U.S. v. Nourse, 31 U.S. 470, 484 syl. (1832).
8. The meaning, intent, or general purpose (of a statute)—e.g.:
“These cases thus out of the letter, are said to be within the Equity of an Act of Parliament.”
3 William Blackstone, Commentaries on the Laws of England ✳431 (1765).
“‘[W]ithin the equity,’ means the same thing as ‘within the mischief’ of the statute.”
Shuttleworth v. Le Fleming, 19 C.B.N.S. 703 (1865).
Today, this sense is said to
“have disappeared as a term of art or as an element of our [modern] jurisprudence.”
Carleton K. Allen, Law in the Making 456 (7th ed. 1964).
9. An equitable remedy—e.g.:
“Nor is there any equity against the Plaintiff in error.”
Clarke v. Russel, 3 U.S. 415, 421 syl. (1799).
“A remedy in a court of equity is frequently called an equity.”
Harrison v. Craddock, 178 S.W.2d 296, 301 (Tex. Civ. App.—Galveston 1944).
10. Civ. law. Where positive law is absent or ambiguous, the method of deciding cases by natural law or the inferred intent of the legislature—e.g.:
“Equity in the sense that writers in Continental Europe and Latin and Scandinavian countries use it in observing that ideas of equity are the basis of law and are consequently supplementary law.”
Vilhelm Lundstedt, 25 Tul. L. Rev. 59, 59 (1950).
“The equity of the statute … seems to be a continental notion…. When the courts spoke of the equity of a statute they meant only that adjustment of detail which is necessary when applying a general rule to a specific case.”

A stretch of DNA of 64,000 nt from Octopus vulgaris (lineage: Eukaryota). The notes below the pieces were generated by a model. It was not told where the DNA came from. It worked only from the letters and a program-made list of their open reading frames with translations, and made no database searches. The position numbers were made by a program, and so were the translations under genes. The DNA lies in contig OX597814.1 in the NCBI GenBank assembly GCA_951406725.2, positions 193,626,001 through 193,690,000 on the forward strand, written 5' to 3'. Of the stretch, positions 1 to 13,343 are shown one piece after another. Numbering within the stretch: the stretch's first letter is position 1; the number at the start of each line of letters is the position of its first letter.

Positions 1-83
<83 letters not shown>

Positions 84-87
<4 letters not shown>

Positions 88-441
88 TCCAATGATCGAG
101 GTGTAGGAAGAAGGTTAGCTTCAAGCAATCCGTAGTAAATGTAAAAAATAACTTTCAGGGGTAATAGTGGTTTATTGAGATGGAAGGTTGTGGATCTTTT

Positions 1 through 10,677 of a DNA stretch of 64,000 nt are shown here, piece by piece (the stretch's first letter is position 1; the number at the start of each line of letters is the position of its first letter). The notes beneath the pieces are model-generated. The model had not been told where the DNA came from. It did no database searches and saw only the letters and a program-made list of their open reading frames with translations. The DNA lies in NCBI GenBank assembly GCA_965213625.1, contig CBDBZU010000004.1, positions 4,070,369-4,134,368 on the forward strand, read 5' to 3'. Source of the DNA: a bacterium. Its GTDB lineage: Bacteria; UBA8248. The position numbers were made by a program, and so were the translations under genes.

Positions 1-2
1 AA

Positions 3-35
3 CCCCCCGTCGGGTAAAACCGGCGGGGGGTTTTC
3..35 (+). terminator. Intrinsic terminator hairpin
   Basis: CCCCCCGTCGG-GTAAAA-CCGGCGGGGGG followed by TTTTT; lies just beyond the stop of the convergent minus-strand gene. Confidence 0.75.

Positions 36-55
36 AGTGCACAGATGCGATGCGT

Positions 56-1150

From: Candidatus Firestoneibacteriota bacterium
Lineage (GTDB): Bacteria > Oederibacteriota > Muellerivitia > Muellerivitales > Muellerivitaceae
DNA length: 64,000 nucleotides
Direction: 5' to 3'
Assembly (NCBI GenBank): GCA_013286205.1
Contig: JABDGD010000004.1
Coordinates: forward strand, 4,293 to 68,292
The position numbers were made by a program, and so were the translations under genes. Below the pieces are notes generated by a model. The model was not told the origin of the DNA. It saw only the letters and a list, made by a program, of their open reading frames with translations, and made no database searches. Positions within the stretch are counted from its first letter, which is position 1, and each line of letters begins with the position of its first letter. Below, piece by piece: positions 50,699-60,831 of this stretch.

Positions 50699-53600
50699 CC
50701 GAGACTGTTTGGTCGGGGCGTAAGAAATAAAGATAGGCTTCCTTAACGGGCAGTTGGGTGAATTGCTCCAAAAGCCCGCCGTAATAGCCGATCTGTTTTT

Theodore F.T. Plucknett, A Concise History of the Common Law 334–35 (5th ed. 1956).
11. The right to decide matters in equity; equity jurisdiction; equitable power—e.g.:
“[Equity] describes the power belonging to the judge—a power which must … be exercised according to his own standard of right.”
John N. Pomeroy, Equity Jurisprudence § 45, at 46 (1881).
12. a. The amount by which the value of a property or an interest in property exceeds secured claims or liens—e.g.:
“‘[E]quity’ … is the value, above all secured claims against the property, that can be realized from the sale of the property for the benefit of the unsecured creditors.”
In re Mellor, 734 F.2d 1396, 1400 n.2 (9th Cir. 1984).
13. A share in a public company quoted on the stock exchange. E.g.:
“On the other hand, investment in shares of public companies quoted on the Stock Exchange (‘equities’) introduced the risk of dependence upon the fortunes of the company selected … Investment in equities involved risk.”
William Geldart, Introduction to English Law 86 (D.C.M. Yardley ed., 9th ed. 1984).
The term is used in several phrases. A countervailing equity is an equitable right or interest that clashes with another. A latent equity is an equitable claim that has been concealed from one or more interested parties. (The phrase secret equity is synonymous with latent equity.) A natural equity is that which a conscientious person would consider fair or just in the absence of legal guidance. A perfect equity is the interest that a buyer of real estate has after fulfilling all obligations in the purchase, but before receiving the deed.
Garner’s Dictionary of Legal Usage, Bryan A. Garner